Cuillin Ridge 2007; Bidein Druim Nan Ramh

Cuillin Ridge 2007; Bidean Druim Nan Ramh

Cuillin Ridge 2007; Bidean Druim Nan Ramh

Saturday16 June 2007
Bidean Druim Nan Ramh 10 hour walk/scramble
Rain comes in the night, and the shutters are banging in the wind. We closed them at evening to make it darker as there are no curtains and we are nearly at the longest day. We noticed last night that it only gets dark about 11.30 and then comes light again at 3.30. In the morning the rain stops and after a leisurely two breakfasts we go out, heading North up Loch Coruisk, essaying the scramble on the nether parts of Bidean nam Ranh ridge, deciding that it is too committing, so walking this long long ridge about 5 kilometers long. One down climb, described in the guide book as Grade 1 is very intimidating. We descend by a steep scree slope that we are able to run on and there is an extremely long walk back to the hut. We get back about 9pm

there is a very detailed account of this walk here on Scottish Hills Forums

J.A. MacCulloch in his book ‘the Misty isles of Skye’ (1904) describes this group of mountains –

These mountains are unique in Britain. The fifteen great peaks and the many smaller ones stand closely packed together in an area which is little more than six miles long and six miles broad. The broken flanks of each peak are inextricably mingled with those of the surrounding heights. They fit into each other, they rise out of each other, sweeping up skywards as if to breathe more freely ; and nature could not get another in if she tried. Two great corries, Harta Corrie and Coire Uisg, with Loch Coruisk at its lower end, run right up into the heart of this mass of mountains, and are separated by the long and massive ridge of Druim-nan-Ramh, which terminates in the high peaks of Bidein Druim-nan- Ramh. In these wild corries silence reigns, and ”mi awful hush is felt audibly,’ save when the tempests boom among the peaks, or a fall of stones, loosened by rain and frost, crashes down some precipice, wakening thundering echoes as they go. Round them the hills with their sphinx-like stony faces are huddled disorderly, each one gazing down upon you, as it seems, half-pityingly, half-threateningly.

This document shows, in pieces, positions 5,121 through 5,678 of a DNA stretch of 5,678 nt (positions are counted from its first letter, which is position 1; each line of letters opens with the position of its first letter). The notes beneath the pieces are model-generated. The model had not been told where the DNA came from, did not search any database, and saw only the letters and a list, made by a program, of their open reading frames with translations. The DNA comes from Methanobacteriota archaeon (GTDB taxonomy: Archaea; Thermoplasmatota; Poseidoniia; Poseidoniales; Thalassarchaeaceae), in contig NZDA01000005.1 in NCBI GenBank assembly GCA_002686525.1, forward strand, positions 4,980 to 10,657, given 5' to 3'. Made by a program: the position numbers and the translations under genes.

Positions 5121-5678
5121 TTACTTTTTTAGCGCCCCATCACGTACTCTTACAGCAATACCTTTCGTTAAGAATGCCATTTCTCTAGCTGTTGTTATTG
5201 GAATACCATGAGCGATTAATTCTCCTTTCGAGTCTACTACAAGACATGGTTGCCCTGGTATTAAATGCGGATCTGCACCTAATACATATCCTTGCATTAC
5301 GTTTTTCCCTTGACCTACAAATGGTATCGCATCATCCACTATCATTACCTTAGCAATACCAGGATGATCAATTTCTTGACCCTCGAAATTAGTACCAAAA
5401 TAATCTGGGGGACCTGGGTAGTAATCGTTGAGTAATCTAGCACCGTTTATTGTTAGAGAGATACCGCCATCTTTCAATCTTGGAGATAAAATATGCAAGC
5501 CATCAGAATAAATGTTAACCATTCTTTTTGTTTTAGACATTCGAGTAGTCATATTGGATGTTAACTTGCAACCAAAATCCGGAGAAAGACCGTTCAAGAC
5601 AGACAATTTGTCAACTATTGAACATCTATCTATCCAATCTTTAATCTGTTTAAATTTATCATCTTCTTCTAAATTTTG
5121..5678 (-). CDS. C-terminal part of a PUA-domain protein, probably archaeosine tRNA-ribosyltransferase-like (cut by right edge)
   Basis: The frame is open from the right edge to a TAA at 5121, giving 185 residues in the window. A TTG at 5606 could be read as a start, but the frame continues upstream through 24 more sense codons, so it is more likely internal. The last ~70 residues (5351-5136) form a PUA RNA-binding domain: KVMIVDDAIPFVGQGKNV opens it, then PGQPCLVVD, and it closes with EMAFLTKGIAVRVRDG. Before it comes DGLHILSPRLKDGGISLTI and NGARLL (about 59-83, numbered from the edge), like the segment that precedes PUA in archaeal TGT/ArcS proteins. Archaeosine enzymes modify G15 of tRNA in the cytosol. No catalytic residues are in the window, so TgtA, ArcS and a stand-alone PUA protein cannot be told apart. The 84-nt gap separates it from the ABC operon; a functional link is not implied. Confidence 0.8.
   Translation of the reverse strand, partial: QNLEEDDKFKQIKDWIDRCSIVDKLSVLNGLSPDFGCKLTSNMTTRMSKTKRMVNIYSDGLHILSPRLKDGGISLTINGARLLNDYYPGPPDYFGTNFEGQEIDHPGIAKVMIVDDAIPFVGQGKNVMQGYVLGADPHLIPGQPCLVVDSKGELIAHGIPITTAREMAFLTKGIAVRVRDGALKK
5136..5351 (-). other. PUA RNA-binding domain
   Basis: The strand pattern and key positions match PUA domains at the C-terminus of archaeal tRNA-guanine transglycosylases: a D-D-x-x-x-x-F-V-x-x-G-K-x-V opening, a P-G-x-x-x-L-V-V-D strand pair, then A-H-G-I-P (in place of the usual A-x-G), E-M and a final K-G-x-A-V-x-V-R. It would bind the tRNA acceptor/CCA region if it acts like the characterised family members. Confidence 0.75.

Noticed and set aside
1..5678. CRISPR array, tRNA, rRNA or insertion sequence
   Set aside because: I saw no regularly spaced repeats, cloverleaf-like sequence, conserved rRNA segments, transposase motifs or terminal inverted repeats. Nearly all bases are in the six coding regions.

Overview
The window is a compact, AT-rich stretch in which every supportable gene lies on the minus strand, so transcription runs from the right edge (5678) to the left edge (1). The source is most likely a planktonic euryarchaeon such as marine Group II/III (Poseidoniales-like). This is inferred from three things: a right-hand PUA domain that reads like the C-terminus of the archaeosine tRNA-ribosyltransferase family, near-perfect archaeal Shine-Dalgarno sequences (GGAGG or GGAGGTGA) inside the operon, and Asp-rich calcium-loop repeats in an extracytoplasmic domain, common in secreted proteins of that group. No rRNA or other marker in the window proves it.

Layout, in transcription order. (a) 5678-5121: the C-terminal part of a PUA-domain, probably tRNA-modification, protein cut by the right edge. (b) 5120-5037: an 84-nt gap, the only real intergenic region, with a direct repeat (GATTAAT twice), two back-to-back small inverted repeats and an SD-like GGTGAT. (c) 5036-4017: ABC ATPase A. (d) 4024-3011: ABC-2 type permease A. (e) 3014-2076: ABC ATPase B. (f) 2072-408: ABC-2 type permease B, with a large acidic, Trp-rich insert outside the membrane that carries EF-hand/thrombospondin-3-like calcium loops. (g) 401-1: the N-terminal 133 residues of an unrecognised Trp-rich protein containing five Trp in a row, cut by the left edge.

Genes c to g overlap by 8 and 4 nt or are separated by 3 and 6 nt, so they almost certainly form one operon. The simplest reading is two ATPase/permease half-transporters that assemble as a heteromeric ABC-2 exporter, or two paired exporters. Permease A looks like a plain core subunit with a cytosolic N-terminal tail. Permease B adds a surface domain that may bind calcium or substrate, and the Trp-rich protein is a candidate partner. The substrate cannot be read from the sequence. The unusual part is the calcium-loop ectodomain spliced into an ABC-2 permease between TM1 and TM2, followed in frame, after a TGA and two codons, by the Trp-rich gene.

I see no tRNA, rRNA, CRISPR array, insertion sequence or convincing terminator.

The outer summits of this great mountain group are clothed with coarse vegetation up to a certain height. Beyond that they are mere broken faces of stone, made up of precipices gashed with deep ravines, boulder-strewn slopes, jagged pinnacles and crags. Within that outer ring, the desolation is complete. Save for a few rare Alpine plants, or an occasional patch of brilliant green which makes you wonder how it came there, all is sheer rock, black, wrinkled, chaotic, torn and shattered into every conceivable shape. You seem to stand in nature’s primeval workshop; here are the very bones of the old earth.

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